This is an editorial from the Toledo Blade, January 14, 2013:
DTE Energy’s coal-fired power plant in Monroe releases far less air pollution now while generating more electricity. Yet the latest federal records show it is still high for mercury emissions, ranking ninth among the nation’s power plants. DTE is, at least, on the right path. It realized years ago it needed to make an investment to keep the plant viable. By doing so, it put itself into better position for complying with the Obama Administration’s tighter mercury rule that is to take effect in 2015. The Environmental Protection Agency said the rule will prevent 11,000 premature deaths, 4,700 heart attacks, and 130,000 cases of childhood asthma a year.
The Great Lakes congressional delegation should work with the administration to fend off any rollbacks. America in general, but especially the Great Lakes region, needs to control mercury. Ohio, one of the nation’s largest users of coal-fired power, needs to keep reducing mercury.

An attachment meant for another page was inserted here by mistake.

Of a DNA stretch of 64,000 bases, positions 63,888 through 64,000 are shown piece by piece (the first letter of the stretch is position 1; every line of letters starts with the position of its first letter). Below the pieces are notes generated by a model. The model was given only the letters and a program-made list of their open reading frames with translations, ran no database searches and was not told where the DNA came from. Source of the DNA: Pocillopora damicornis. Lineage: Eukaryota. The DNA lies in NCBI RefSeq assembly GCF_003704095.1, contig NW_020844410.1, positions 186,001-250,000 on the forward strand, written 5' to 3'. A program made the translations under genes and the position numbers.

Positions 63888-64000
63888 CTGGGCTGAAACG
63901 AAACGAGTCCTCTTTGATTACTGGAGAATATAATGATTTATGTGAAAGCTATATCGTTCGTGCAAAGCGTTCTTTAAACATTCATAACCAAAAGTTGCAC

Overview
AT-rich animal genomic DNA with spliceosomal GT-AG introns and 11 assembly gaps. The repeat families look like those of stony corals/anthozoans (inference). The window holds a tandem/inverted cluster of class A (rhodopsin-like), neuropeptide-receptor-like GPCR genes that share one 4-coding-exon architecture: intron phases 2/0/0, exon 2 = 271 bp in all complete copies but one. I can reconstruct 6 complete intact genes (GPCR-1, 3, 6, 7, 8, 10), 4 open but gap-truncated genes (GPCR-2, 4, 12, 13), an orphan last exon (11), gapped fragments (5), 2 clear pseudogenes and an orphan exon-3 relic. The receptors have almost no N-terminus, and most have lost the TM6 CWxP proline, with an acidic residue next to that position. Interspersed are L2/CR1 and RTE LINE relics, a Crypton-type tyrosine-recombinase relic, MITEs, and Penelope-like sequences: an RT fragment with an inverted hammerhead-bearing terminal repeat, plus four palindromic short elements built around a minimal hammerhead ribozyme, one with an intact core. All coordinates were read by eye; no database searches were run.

Mercury, one of the most potent neurotoxins, can impair child development and damage the brain, heart, kidneys, lungs, and immune system of people of all ages. It converts to its worst form in fresh water, when it gets into fish people eat. Lake Erie produces more fish than the other Great Lakes combined.
The Monroe facility is the nation’s fourth largest coal-fired power plant. Its ranking in a report by the Washington-based Environmental Integrity Project is not a surprise. But the group, founded in 2002 by former U.S. EPA enforcement attorneys, notes that progress has been uneven among the nation’s largest emitters.
Coal-fired power is the largest source of airborne mercury. The group found that the top 10 plants for mercury releases discharge 18 percent of the mercury from the power-plant sector.
DTE began a $1.7 billion modernization of its Monroe facility in 1999. That has achieved at least a 13 percent reduction in mercury emissions since 2001. More mercury emissions will come down there in 2014, when the final two scrubbers are installed on stacks to reduce sulfur dioxide. Those will be in addition to two installed in 2009. The devices will work in tandem with the plant’s three selective catalytic reduction systems — state-of-the-art air pollution controls to further bring down mercury emissions.
Ideally, DTE’s work would have been done long ago. But it’s hard to achieve quick results with some of the nation’s largest facilities.